How America’s Decision on Health Care Will Affect Doctors, Patients, and Taxpayers

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Americans cite health care as a major concern, if not their most important one. Health care ranked as the most important issue in last year’s midterm elections, for instance, and consistently polls as the top concern in the nation.

All of the Democratic candidates for president say they favor even greater expansion of federal government control over Americans’ health care.

But the strongest energy and enthusiasm is found among those supporting “Medicare for All” legislation, a prescription for total government control over our health care. 

In light of these developments, The Heritage Foundation recently hosted a distinguished panel of national experts and policy specialists, including Seema Verma, administrator of the Medicare program; Sen. Mike Braun, R-Ind.; Sally Pipes, president of the Pacific Research Institute; Merrill Matthews, resident scholar at the Institute for Policy Innovation; and Grace Marie Turner, president of the Galen Institute.

While all of the panelists offered their own perspectives about the state of American health care, they outlined various reasons why Medicare for All would not be good for ordinary Americans. 

Based on the well-documented experience of single-payer health care in other countries, such a system compromises, sometimes drastically, patient access to care.

Medicare for All is oxymoronic. The reason: The government
promises free, quality health care for everyone, but the unlimited demand for
free care results in reduced access for many. Patients suffer longer wait
times, rationed care, and often lower quality care.

For patients, wait times to see doctors would almost
certainly increase. While Americans already face a serious doctor shortage, we
should expect that more doctors will choose to drop out of medical practice
because of the federal government’s sharply lower payment rates. 

Panelists Matthews and Pipes, for example, provided a
glimpse of what government-rationed care looks like, showing Canadian
and British news headlines
about patient wait times, and how
health care decisions can quickly become political ones
.

In a politically organized and run system such as Medicare
for All, there would be no guarantee that access to care will be equal. Higher
quality medical care is offered in areas with more political clout.

Some liberals in Congress praise Canada as the right model
for Americans’ health care. But as
Pipes noted during the panel
, the quality of care in Canada has diminished
to the point where some appointments are limited to 15 minutes. And if you have
multiple health issues, you must schedule multiple appointments.

To boot, wait times for procedures are notoriously long in
Canada, with an
average of about five months, or 19.8 weeks
,
from the time of a referral from general practitioner to see a specialist. For
all of our systemic imperfections, American patients wait
an average of just 20 days
to see a doctor.

Most of the panelists emphasized that many medical
professionals today are working under tremendous pressure. While doctors would
initially absorb the brunt of the negative effects of Medicare for All,
patients would be worse off as well.

Verma, administrator of the Centers for Medicare and Medicaid Services in the Trump administration, explained that under the Medicare for All legislation, the federal government would pay doctors at rates much lower than current private sector rates.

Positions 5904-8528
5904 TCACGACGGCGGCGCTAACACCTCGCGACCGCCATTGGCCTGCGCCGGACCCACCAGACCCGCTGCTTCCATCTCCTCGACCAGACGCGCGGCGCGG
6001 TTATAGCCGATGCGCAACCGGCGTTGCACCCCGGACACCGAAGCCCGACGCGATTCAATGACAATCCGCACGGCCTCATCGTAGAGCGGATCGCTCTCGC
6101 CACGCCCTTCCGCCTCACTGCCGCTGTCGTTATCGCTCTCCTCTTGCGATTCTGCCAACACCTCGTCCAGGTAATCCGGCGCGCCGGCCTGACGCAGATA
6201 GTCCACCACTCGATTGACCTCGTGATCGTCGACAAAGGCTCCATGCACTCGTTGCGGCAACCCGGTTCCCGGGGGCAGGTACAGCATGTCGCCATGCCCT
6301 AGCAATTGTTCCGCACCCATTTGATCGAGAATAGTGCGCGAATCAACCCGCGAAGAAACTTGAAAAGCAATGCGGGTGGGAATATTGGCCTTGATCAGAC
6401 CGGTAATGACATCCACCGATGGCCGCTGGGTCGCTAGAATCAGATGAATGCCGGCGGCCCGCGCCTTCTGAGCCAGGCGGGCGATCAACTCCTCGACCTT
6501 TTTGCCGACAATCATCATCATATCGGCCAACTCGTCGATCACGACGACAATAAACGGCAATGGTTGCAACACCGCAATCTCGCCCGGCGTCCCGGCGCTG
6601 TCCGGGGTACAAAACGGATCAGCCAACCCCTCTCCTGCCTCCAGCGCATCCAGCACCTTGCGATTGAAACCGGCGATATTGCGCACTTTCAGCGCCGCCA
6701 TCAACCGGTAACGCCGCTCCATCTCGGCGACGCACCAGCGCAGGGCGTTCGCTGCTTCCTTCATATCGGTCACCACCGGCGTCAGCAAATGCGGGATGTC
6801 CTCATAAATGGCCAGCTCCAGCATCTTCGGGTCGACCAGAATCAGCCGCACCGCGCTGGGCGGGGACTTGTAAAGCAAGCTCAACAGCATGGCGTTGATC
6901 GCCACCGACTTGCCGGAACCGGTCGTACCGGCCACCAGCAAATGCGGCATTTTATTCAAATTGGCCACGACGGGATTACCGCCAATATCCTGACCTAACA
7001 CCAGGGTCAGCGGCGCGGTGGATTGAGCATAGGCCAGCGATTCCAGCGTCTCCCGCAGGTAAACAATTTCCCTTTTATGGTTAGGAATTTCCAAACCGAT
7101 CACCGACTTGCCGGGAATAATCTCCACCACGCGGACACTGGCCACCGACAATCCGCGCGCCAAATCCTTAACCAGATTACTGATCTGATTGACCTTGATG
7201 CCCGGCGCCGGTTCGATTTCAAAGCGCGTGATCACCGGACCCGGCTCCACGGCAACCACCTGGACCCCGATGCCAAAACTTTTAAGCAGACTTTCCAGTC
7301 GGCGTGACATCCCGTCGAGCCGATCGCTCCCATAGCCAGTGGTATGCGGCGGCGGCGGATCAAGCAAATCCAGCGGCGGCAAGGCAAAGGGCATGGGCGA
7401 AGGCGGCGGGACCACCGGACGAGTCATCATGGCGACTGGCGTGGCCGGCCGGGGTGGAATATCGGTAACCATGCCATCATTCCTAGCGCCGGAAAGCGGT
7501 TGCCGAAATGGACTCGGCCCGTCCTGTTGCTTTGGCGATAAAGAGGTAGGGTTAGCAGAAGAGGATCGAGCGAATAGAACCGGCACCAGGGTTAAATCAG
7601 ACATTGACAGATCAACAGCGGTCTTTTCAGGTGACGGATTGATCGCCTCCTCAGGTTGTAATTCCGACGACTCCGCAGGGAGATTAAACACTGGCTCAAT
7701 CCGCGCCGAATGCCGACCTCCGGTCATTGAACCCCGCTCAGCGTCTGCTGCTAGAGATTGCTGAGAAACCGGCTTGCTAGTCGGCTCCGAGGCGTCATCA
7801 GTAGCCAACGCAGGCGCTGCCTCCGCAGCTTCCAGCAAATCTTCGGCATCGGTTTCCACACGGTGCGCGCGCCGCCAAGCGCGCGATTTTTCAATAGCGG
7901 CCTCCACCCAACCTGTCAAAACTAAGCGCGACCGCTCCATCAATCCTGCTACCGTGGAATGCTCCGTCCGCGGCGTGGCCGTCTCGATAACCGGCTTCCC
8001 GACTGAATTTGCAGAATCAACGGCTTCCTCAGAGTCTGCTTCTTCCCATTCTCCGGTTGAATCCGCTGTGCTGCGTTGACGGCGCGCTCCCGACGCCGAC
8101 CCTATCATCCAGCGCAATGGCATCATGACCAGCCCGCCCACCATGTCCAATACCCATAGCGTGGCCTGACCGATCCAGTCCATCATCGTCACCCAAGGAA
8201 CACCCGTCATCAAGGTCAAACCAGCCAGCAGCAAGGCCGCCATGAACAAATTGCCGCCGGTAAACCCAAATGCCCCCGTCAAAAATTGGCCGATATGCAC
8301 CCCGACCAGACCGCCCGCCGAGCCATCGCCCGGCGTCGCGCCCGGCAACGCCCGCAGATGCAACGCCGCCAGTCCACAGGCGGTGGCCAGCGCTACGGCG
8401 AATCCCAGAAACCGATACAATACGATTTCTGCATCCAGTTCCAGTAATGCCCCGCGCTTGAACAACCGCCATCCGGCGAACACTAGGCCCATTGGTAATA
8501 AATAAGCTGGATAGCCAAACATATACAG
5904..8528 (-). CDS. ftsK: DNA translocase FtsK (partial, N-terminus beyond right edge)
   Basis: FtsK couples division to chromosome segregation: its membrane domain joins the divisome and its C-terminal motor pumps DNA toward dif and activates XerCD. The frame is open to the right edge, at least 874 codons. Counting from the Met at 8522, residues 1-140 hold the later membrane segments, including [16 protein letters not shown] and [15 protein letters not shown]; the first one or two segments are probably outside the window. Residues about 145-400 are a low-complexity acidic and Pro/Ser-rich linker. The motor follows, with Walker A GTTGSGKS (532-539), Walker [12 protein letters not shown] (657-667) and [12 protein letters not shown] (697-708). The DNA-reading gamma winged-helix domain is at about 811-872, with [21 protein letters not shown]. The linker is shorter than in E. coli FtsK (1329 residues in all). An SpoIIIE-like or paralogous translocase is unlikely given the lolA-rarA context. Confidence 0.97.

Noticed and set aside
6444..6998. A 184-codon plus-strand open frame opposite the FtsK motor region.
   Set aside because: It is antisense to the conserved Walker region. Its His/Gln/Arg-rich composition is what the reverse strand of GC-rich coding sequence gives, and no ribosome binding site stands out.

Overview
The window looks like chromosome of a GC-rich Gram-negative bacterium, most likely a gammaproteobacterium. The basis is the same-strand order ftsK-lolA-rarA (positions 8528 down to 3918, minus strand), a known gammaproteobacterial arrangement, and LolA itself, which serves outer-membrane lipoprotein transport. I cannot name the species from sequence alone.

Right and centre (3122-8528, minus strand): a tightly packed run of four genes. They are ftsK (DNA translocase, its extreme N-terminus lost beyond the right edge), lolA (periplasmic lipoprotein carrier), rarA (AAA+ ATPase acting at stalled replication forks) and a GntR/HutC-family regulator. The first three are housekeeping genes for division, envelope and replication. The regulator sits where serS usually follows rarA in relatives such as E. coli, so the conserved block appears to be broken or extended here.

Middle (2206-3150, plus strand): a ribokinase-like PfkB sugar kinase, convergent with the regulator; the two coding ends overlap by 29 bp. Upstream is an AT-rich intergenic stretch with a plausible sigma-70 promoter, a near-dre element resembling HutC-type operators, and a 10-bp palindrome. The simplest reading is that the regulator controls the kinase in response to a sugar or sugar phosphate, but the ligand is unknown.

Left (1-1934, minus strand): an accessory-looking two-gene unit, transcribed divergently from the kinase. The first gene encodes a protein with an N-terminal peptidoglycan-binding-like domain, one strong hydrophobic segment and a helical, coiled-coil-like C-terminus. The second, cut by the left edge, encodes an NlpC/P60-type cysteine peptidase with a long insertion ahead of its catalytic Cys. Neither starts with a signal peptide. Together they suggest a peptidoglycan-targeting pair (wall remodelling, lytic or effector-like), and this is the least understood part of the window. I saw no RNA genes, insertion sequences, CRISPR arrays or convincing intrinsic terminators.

By imposing Medicare payment rates, for example, on the health care delivered to all 327 million Americans, some analysts project the government would produce a 40% reduction in provider payment rates.  

Under such severe financial pressure, many doctors would be
unable to recover their costs, and some would likely shut their doors. Worse,
it would be likely that many students would choose not to go into medicine in
the first place.

Verma pointed out that, historically, the medical field “has attracted the best and the brightest in our country.” The career risks, the new bureaucratic burdens, and the guarantee of lower income prescribed in the leading Medicare for All bills would likely discourage some of the “best and brightest” from pursuing a career in medicine.

Today, health care accounts for nearly one-fifth of the American economy. Turner cited the Congressional Budget Office’s analysis that implementing Medicare for All would be a “major undertaking, complicated, challenging, and potentially disruptive.”

Replacing all existing private and public health coverage
would also be a costly enterprise, requiring unprecedented levels of
broad-based federal taxation. 

Implementing Medicare for All is estimated by liberal and conservative analysts to exceed $32 trillion over 10 years, or an average of $3.2 trillion per year. As Braun noted, that would require the equivalent of today’s total annual revenue to the federal government. 

Medicare for All, centralizing power in the hands of
politicians and bureaucrats, closes off all competing options or alternatives.
It would fail to deliver a health care system responsive to personal needs and
friendly to advances in medical technology, while fostering rapid innovation in
care delivery.

However, the Health Care Choices Proposal, developed by a wide range of conservative policy analysts, would accomplish those goals and more.

Americans can increase access to care, improve the quality
of that care, and lower costs, without closing off care alternatives or
subjecting themselves to the unprecedented levels of taxation.

Good public policy would shrink, rather than expand,
Washington’s often unaccountable bureaucracy.